Detecting poisons in nectar is an odour-ous task for honeybees

Apr 01, 2007
Honeybee
Honeybee. Credit: James Ward

Though many spring flowers have bright advertisements offering sweet rewards to honeybees, some common flowers have not-so-sweet or even toxic nectars. Why plants would try to poison the honeybees they wish to attract is a scientific mystery. The honeybee, which accounts for the pollination of at least 1/3 of the world’s crop plants, may encounter such poisoned nectar in common crop and garden plants such as Rhododendrons and almond trees.

Can honeybees learn whether nectar contains toxins, and does this influence their ability as pollinators? Dr Geraldine Wright (Newcastle University) will present data on how toxins in nectar affect a honeybee’s willingness to eat floral nectar on Sunday 1st April at the Society for Experimental Biology’s Annual Meeting in Glasgow.

Honeybees are very clever and can learn to associate almost any colour, shape, texture or scent with food. The newly-sequenced honeybee genome has revealed that honeybees do not have as many genes for taste receptors as other animals of a similar size, such as flies and mosquitoes. This prompted scientists to think that perhaps honeybees had a reduced need to detect and learn about toxins, despite the fact that some floral nectar contains toxins. Work carried out by Dr Wright and colleagues suggests that honeybees may have the ability to react to toxins, even if they cannot taste them.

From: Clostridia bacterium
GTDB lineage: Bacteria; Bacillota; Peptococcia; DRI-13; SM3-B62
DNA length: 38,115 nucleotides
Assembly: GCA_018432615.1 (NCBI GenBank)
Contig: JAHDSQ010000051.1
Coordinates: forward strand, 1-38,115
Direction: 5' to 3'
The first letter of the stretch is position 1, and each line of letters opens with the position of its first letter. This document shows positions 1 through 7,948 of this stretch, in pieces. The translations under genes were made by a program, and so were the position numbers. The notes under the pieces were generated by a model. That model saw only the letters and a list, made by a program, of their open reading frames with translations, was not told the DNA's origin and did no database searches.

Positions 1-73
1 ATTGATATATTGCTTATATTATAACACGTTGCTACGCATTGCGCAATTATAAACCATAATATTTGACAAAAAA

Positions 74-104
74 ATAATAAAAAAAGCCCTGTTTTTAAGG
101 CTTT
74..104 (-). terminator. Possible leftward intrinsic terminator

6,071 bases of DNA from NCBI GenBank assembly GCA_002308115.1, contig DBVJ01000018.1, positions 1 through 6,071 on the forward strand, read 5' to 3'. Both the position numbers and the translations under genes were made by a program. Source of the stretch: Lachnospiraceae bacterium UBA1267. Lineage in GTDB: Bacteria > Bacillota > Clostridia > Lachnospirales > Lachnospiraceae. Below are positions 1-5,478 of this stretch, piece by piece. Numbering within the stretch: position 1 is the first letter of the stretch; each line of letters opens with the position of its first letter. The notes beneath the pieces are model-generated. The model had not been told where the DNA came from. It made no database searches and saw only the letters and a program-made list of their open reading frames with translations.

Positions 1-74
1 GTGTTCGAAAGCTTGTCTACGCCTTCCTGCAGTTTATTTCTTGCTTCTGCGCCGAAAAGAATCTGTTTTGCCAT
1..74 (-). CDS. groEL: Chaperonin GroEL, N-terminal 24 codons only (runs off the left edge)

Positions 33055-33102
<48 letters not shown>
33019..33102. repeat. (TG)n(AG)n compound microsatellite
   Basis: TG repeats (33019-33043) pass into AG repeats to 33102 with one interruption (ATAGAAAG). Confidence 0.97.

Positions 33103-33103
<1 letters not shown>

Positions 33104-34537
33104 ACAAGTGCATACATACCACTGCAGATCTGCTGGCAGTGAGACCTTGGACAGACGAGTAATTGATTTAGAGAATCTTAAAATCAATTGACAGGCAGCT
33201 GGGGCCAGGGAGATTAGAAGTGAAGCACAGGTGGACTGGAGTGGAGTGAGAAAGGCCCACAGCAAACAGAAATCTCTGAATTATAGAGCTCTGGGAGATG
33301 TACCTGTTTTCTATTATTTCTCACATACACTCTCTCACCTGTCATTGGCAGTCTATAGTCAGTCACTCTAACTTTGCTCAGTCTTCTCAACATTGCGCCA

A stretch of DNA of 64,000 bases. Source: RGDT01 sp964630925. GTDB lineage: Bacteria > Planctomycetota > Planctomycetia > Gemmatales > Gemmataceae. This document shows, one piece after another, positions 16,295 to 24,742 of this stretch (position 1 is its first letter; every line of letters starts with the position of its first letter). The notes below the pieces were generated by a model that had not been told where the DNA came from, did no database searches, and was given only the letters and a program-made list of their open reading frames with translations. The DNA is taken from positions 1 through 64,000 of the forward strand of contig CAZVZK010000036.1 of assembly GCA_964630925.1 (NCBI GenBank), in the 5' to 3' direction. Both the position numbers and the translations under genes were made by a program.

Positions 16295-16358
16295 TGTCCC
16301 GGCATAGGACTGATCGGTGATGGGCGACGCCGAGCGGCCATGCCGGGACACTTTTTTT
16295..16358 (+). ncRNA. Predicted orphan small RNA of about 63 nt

Researchers found that both the sugar content and the toxins in nectar affected a honeybee’s memory for learned odours. Honeybees learned not to respond to odours associated with toxins within 20 min of eating toxins, and would retain this ability up to 24 hours after eating a toxin. This suggests that honeybees can react to toxins in nectar, but that this ability may mainly be after they have ingested the toxins.

Source: Society for Experimental Biology

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